The Omnibus Bill: A Controversial Shift for Argentina’s Science and Education Systems


The new Omnibus Bill proposed in Argentina aims to significantly alter various aspects of the country’s social, economic, environmental, and institutional life. Among these broad strategic changes are profound modifications to the higher education and science and technology systems.

Section 3 of the bill, as currently drafted by the majority, specifies which state agencies cannot be dissolved. However, it permits the Executive branch to amend or abolish certain functions and responsibilities, and to modify structures. In political terms, this opens the door to potentially hollowing out these institutions. This is particularly critical for the national scientific system, the National Scientific and Technical Research Council (CONICET), the National Institute of Agricultural Technology (INTA), and the National Universities.

Before taking office, Javier Milei made clear in TV interviews his intentions towards public universities and CONICET: his aim is to privatize or shut them down. His policies seek to structurally dismantle much of the state apparatus, ignoring whether parts of it are functioning well, have potential, or are strategically important.

Both the decree and the current bill contradict several sections of the National Constitution. Article 76 of the Constitution explicitly prohibits the legislative delegation to the executive branch, except in cases of public emergency and for a limited time. Under a dubious justification of urgency, the bill constructs a scenario of necessity to justify this delegation of powers. If approved, it would allow the President to pass laws without the involvement of the National Congress, sidelining representatives elected to protect a diversity of interests and perspectives.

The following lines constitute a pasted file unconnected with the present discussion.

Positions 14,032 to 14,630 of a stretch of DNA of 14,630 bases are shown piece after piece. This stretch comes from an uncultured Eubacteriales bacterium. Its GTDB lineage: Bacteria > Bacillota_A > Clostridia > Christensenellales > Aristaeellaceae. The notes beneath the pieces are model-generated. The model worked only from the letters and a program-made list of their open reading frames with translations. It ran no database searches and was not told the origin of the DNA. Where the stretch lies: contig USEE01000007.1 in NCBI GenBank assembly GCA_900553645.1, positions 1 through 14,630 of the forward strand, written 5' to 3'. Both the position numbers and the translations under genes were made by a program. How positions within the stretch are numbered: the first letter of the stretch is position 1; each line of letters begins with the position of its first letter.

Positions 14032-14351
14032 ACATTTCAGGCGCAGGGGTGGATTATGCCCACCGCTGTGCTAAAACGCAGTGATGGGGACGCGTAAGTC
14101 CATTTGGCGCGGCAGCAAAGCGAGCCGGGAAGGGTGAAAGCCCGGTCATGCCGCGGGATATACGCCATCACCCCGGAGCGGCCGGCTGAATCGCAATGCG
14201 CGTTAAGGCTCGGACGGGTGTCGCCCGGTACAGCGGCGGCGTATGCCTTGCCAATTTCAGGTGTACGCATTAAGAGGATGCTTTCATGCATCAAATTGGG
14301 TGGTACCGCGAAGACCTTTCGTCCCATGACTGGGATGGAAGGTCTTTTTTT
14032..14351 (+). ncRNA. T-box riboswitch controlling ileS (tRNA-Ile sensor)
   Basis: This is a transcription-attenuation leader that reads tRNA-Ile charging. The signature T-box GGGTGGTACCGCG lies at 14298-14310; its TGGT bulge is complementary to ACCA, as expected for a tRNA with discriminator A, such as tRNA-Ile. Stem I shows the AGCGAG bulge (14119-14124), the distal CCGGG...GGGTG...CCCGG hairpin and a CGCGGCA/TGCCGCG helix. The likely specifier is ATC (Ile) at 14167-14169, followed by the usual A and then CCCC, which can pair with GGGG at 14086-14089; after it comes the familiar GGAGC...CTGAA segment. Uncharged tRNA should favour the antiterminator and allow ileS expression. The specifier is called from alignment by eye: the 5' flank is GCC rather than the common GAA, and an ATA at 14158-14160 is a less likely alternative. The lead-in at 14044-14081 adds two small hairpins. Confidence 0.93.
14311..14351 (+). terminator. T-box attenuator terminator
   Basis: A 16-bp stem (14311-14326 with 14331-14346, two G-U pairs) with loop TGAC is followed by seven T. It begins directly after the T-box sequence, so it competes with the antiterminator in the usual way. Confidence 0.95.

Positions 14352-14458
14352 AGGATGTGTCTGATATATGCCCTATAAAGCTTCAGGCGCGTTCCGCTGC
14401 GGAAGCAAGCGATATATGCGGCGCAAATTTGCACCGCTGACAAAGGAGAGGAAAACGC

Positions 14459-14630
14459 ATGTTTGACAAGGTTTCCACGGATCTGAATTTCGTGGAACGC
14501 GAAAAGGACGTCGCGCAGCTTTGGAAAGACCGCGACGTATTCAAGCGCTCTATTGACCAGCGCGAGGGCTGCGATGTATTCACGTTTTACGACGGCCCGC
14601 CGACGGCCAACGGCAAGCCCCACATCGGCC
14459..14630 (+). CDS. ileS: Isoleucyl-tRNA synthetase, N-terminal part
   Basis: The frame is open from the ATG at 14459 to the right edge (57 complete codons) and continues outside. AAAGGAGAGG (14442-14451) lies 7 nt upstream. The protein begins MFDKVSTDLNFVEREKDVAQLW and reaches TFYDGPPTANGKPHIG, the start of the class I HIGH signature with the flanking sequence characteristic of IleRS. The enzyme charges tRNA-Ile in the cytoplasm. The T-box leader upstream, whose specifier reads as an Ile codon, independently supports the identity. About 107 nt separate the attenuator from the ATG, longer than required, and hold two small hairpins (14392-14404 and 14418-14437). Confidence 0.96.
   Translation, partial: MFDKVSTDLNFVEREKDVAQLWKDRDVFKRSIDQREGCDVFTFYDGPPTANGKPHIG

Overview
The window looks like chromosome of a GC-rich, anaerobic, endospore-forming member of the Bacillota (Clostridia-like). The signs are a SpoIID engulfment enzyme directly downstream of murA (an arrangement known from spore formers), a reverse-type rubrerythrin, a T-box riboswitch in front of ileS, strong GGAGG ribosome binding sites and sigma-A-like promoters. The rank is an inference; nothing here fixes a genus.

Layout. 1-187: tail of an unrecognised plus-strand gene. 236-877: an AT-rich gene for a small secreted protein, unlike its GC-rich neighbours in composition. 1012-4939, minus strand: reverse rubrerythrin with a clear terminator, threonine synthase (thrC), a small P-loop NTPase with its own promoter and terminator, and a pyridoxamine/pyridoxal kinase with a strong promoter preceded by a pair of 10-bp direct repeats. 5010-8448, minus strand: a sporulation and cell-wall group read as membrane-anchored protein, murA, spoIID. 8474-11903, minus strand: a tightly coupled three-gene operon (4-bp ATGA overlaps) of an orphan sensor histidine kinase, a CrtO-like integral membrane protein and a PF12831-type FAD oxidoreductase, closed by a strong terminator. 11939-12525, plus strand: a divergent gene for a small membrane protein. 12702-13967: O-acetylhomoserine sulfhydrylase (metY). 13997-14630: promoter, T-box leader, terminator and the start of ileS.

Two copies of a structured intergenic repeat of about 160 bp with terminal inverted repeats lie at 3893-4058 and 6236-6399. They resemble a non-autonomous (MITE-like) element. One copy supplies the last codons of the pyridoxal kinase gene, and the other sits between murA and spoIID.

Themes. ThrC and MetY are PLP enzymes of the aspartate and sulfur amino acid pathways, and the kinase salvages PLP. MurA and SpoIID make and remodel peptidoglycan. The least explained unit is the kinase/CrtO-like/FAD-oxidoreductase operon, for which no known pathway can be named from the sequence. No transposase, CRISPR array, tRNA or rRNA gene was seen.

Article 75, paragraph 19 of the Constitution clearly sets out key aspects of national development, imposing obligations on Congress that must be considered in all its actions. Among these are elements related to personal development, and the advancement and utilization of science and technology.

The same paragraph mandates that the National Congress enact foundational laws for an educational system that reinforces national unity while respecting provincial and local peculiarities. It assigns to the state an inalienable responsibility to promote democratic values, ensuring free and equitable public education, and autonomy for national universities.

The Congress has several important constitutional roles, which have been addressed with reservations and often from narrow-minded, short-sighted perspectives. As a Republic with a separation of powers, Congress, representing a broad diversity of national interests and perspectives, must not neglect nor delegate its roles under dubious circumstances. It is tasked with balancing relationships, promoting development, and fostering equal opportunities.

It is hoped that the immediate financial needs of political funding (exacerbated by cuts and dilution) do not become an excuse to delegate unconstitutional powers to a President intent on dismantling the national education system and scientific establishment. Without careful consideration of societal costs and future implications, the dismantling of public education and science could exacerbate structural issues within the country. While there are many improvements needed in public education and science, particularly in terms of national sustainable and equitable development, social-environmental commitments, and resource management, these institutions have much that is worth preserving and improving. The path forward should focus on defending and enhancing these systems, not destroying what would take immense resources and time to rebuild. Achieving sovereignty is impossible without a robust public system of higher education, quality science, and technology aligned with national interests.